It was built in memory of those who left for another country (mostly the USA) in hope of a better life. Ireland was struck with a great famine between 1845-49 when it was hit with potato blight, that destroyed most potatoes in the country. One milion people died of starvation or disease caused from lack of food.

I think it is worth going there and pay a tribute, once in Dublin. A beautiful landmark, really.

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Apr 14, 2010
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"Ultra Trendy Capital City"
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"Great place - but not the real Ireland"
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"Dublin - The Windy City!!"
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Memorial to the Victims of the Famine

On Custom House Quay is one of the Famine Monuments in Dublin. The people depicted in the sculptures are very thin of starvation and it is like they are walking towards the ships along the quay that could take them to another country and hopefully a better life.

Between 1845 - 49 Ireland was hit by the potato blight, which destroyed almost all potatoes growing. And as potatoes were the primary food source it was a disaster and about one million people died of starvation or diseases. Even more people emigrated to Great Britain, Australia or America.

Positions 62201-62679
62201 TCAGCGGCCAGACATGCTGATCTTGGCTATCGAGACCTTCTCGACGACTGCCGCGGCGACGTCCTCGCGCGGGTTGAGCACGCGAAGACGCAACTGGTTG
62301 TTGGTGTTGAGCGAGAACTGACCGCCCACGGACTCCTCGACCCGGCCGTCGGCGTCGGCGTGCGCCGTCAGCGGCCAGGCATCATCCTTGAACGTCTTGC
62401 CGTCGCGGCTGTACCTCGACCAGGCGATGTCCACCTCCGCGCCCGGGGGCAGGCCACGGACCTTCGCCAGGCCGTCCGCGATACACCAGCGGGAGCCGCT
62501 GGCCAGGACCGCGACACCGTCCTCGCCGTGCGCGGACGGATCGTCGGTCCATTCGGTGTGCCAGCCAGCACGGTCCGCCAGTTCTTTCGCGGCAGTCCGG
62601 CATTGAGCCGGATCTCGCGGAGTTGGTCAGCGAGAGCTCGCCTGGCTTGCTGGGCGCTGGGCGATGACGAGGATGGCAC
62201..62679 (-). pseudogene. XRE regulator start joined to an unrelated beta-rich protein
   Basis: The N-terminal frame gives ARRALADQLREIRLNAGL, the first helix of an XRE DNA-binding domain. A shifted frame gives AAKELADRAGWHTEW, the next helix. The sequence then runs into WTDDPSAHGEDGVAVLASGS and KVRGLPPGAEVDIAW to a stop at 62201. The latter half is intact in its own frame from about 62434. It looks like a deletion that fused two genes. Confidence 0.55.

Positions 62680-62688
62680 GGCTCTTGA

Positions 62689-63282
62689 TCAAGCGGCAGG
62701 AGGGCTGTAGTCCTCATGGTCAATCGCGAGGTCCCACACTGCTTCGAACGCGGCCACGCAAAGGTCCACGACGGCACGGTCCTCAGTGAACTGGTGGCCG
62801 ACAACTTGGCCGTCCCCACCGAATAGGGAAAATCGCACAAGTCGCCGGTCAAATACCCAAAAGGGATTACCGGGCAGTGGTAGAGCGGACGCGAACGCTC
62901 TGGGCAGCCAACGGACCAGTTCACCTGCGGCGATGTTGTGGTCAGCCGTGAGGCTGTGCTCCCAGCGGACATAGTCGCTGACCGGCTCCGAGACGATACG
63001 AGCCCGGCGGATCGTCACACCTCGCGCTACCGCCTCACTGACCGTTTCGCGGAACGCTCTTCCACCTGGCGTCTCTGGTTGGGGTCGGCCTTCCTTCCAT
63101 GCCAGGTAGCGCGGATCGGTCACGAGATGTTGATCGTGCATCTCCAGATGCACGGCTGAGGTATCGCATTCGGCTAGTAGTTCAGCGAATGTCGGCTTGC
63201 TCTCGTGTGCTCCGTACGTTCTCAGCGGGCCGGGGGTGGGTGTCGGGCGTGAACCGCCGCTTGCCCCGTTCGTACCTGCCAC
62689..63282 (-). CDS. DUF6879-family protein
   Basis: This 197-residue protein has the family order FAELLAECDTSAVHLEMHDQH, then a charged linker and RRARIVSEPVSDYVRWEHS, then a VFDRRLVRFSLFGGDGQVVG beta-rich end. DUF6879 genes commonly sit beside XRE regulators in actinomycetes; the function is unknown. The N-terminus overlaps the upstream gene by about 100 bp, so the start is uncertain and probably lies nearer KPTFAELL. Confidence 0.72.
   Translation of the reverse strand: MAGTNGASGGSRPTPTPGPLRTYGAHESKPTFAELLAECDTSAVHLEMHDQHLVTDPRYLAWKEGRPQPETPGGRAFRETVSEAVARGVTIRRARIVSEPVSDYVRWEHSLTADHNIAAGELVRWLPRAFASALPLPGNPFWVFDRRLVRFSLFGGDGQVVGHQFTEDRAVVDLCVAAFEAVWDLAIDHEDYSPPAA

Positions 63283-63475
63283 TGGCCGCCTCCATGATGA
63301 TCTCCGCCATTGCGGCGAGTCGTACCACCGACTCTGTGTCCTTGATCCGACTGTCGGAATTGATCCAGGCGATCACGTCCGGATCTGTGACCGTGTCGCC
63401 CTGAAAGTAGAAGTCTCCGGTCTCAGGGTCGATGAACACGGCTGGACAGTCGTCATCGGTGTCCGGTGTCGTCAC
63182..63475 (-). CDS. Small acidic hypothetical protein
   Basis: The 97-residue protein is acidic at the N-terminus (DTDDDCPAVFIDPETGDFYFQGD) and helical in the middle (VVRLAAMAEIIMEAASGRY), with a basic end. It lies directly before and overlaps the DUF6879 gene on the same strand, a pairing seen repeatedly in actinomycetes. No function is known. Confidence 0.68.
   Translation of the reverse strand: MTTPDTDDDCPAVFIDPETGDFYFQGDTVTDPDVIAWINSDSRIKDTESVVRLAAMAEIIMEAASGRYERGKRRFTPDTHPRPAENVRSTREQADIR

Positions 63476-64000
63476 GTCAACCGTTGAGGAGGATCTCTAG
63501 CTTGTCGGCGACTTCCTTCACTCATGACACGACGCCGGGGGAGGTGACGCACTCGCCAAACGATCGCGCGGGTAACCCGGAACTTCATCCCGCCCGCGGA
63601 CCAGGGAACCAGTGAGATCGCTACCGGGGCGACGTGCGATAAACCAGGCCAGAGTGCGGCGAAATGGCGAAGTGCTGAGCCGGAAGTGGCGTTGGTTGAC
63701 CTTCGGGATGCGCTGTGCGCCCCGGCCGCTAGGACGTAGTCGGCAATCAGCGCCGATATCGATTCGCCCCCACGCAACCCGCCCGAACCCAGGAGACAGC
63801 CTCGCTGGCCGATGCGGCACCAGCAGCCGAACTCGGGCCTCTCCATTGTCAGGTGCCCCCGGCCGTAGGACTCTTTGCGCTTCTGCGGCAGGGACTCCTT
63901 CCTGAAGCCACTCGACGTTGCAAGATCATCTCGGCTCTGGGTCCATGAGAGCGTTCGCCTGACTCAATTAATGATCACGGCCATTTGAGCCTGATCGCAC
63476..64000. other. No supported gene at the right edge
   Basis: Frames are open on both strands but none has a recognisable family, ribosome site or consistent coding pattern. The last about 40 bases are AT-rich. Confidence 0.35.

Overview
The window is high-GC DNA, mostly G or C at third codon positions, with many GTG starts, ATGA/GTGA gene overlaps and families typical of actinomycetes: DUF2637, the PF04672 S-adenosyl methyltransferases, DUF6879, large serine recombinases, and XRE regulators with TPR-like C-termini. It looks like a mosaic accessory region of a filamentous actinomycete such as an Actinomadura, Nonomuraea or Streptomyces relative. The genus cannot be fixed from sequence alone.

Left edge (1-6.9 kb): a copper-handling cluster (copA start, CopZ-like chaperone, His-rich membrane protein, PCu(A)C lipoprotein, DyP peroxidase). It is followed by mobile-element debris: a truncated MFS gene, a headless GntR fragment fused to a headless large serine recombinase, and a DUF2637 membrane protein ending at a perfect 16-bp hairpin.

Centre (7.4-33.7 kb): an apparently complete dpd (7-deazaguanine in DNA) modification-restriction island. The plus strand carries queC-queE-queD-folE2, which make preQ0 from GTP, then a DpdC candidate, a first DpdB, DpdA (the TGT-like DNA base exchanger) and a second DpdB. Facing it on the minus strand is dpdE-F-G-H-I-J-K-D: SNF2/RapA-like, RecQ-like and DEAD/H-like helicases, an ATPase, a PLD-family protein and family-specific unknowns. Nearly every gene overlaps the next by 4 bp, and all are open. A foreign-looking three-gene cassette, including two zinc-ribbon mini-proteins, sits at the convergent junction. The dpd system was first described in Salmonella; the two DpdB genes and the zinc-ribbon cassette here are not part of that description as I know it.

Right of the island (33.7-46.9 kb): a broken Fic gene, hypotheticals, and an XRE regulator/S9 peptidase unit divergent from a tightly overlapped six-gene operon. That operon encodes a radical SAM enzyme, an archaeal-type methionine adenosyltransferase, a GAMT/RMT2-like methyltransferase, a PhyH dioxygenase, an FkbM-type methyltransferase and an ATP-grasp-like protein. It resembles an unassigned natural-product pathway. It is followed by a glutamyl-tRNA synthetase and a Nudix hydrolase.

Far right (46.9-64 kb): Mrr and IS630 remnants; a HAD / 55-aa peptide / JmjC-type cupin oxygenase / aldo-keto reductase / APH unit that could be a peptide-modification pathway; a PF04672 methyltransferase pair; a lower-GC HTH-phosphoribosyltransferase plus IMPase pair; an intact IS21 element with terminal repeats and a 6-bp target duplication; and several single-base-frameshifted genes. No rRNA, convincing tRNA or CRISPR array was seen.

MalenaN's Profile Photo
Mar 10, 2007


Alongside the River Liffey, just passed Customs House, is the Famine memorial dedicated to all those who lost their lives in the infamous Irish potato famine. At night it is lit up and the rake thin statues look quite eerie but definitely bring it home to you how people must have suffered during that time.

hevbell's Profile Photo
Dec 23, 2006

Irish Famine Memorial

During the time of the Great Irish Famine, 1845 to 1849 more than one million men women and children died and nearly two million were forced to emigrate. The famine resulted in the potato crop failure the main source of food for Irish people. A memorial of six life sized bronze figures is situated near the customs house quay as a reminder of the hardship endured at that time. This area has had a complete makeover. Once a dangeous place to venture, now its full of restaurants, bars and a place where all the banking institutes have their offices. Do look out for magazine listings for the Summer months. The plaza turns into a makeshift theatre hosting plays and all sorts of music.